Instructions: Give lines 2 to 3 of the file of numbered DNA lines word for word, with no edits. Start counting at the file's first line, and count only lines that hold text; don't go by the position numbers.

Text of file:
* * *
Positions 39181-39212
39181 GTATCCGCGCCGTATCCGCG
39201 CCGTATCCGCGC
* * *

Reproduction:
39181 GTATCCGCGCCGTATCCGCG
39201 CCGTATCCGCGC